NEW DELHI: When 42 year old Akbar Farhad left Afghanistan for India along with his family in 2017, he brought along a bag full of paintings. Apart from a few heirlooms, the bag, hurriedly filled with pictures of his beloved homeland, was his prize possession.

A doctor by training, Farhad had left his profession in Kabul to pursue his art. And that made him many enemies. Radical Islamist groups in Afghanistan don’t think highly of those who do magic with the brush on canvas. They consider them ‘deviants’. Farhad was declared one too, and in a bid to save himself and his family he left Afghanistan.

Since the resurgence of the Taliban in the mid-90s several artists have been killed and many museums destroyed in the country.

“Paintings are not allowed and banned by conservative groups and violence is perpetrated against artists. I was also threatened and I felt like I could be the target, which forced me to flee,” Farhad told The Citizen.

Now in India, in memory of his bruised and cherished homeland, he looks at those pictures and tries to recreate them on canvas. They not only keep the memory of his motherland alive, but are also the source of income for Farhad and his family.

“I left my profession to concentrate on art. I like painting images of Afghanistan with oil on canvas,” he says.

The serene Afghanistan of his paintings, though, is entirely different from the one he experienced.

"It is a troubled homeland. There are bomb blasts. There is violence. There are killings. But it is the homeland, nonetheless.”

Having to leave one’s country to live in a foreign land brings no solace, but Farhad says it’s more about survival now. He struggles to sell his paintings, which are his only source of income.

“There is not much work. I don’t have any space where I can sell my paintings. Sometimes people give their orders over the phone,” he says.

More recently, he has had to paint or draw Indian landscapes, and buildings like the Taj Mahal, which are more in demand here than visions of Afghanistan. “I also make portraits, and I have started teaching art to the local students as well, but the income is meagre,” he says.

Although the tides of time and men have made Farhad a wanderer who may never return home, he hopes his children will some day have a place to call their own.

“They can’t even go to a normal school. They go to the school run by the Afghan embassy in our vicinity. I want a bright future for them.”

Farhad’s situation is similar to the thousands of Afghan refugees who are living in India to escape the near daily violence in their homeland.

According to the United Nations Human Rights Council just 10,000 Afghan refugees are officially living in India. The country is not a signatory to the 1951 Convention on refugees, which asserts that “a refugee should not be returned to a country where they face serious threats to their life or freedom.”

Oman Niazi, 50, a poet and an artist who makes paintings from sawdust and straw, lives a reality similar to Farhad’s. The author of six books of poetry in Pashto, Niyazi left Kabul along with his family some eight years ago after being threatened by a “Taliban affiliated group” for his work.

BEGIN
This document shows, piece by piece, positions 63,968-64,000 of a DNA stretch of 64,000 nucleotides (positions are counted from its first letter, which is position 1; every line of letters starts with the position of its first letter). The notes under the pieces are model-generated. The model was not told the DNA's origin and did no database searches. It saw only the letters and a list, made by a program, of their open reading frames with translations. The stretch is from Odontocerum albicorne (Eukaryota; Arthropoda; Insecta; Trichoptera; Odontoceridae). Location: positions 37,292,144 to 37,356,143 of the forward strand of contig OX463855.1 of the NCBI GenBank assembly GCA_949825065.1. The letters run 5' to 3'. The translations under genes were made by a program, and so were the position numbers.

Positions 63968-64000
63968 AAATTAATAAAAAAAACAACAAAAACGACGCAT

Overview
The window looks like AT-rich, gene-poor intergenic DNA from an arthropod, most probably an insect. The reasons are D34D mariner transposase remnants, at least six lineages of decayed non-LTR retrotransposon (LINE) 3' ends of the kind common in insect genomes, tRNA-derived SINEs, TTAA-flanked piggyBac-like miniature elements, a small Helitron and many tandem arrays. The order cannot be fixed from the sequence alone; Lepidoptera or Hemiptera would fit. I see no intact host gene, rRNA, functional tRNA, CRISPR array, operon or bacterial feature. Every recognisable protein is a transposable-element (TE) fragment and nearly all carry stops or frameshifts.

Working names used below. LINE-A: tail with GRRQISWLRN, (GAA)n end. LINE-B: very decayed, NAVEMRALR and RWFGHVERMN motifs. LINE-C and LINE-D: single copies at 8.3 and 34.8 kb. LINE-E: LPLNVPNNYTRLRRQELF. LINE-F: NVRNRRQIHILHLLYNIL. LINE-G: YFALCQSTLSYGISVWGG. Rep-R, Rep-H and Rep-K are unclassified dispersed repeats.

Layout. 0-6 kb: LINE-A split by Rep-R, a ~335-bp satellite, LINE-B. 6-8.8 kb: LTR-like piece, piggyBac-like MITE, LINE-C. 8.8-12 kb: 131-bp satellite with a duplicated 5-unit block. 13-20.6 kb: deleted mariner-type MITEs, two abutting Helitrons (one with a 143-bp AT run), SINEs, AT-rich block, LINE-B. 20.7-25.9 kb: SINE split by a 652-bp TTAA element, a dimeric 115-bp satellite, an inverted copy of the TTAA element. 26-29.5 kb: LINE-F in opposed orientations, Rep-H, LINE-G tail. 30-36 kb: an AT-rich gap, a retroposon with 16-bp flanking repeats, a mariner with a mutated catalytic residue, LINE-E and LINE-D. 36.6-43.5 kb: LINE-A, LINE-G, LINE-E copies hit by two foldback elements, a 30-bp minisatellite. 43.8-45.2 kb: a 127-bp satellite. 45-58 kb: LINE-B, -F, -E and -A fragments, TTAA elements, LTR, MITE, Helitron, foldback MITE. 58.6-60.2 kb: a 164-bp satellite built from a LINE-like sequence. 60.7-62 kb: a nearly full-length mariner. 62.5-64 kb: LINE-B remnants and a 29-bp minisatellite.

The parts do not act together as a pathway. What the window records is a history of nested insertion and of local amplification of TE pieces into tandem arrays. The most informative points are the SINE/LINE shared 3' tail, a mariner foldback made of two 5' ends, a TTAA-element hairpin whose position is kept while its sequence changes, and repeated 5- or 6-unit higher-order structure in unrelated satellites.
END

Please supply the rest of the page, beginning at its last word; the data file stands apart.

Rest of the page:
He fears his 13 year old daughter may never live a normal life, although he left his beloved homeland in hope that she would have a “regular” childhood. Despite his immense yearning for the homeland, Niazi doesn’t want to return.

“I don’t want her to lead the life I lived, or that any other child in Afghanistan lives,” he tells The Citizen.

Niazi uses a technique of applying heat on wheat straws to carve out portraits. Although he has been lucky enough to rent space in a small gallery and shop in Old Delhi, the dwindling demand for Afghan paintings means he too must resort to making portraits of Indian celebrities.

“Though this is something new for me, it ensures better sales,” he explains.

“The condition of artists in Afghanistan is not good. The only way we can survive is by pursuing it in other lands. This will at least keep it alive.”

Like Farhad and Neyazi, many Afghans emigrated to India during the Soviet war in the late 70s and early 80s, and many more to escape the Taliban regime in the 1990s.

Rarely have they got Indian citizenship, which could help them lead normal lives. According to Union government figures it granted only 900 Afghan refugees citizenship between 2013 and 2019.

Usually, refugees get their annual visas extended based on the identity cards issued by the United Nations High Commissioner for Refugees. The controversial amendments to the Citizenship Act passed by Parliament last year will make it almost impossible for them to attain citizenship in the near future.

As per the new law, the process for getting Indian citizenship will be expedited only for non-Muslims from Afghanistan, Pakistan and Bangladesh. Most refugees from Afghanistan, however, are Muslims.

Dawood Sharifi, head of the Association of Afghan refugees in India, who has been living in the country for the past seven years, says conditions for refugees are getting tougher by the day.

“We don’t get help from any relief agencies. My entire savings were spent during the lockdown. We appealed to them many times for help, but they don’t come forward,” said Sharifi, referring to the many UN agencies and affiliates.

“Many Afghan refugees were not paid wages by their employers during the pandemic. Some of them came to me for help. But unfortunately there is little that can be done.”

Photographs: Majid Alam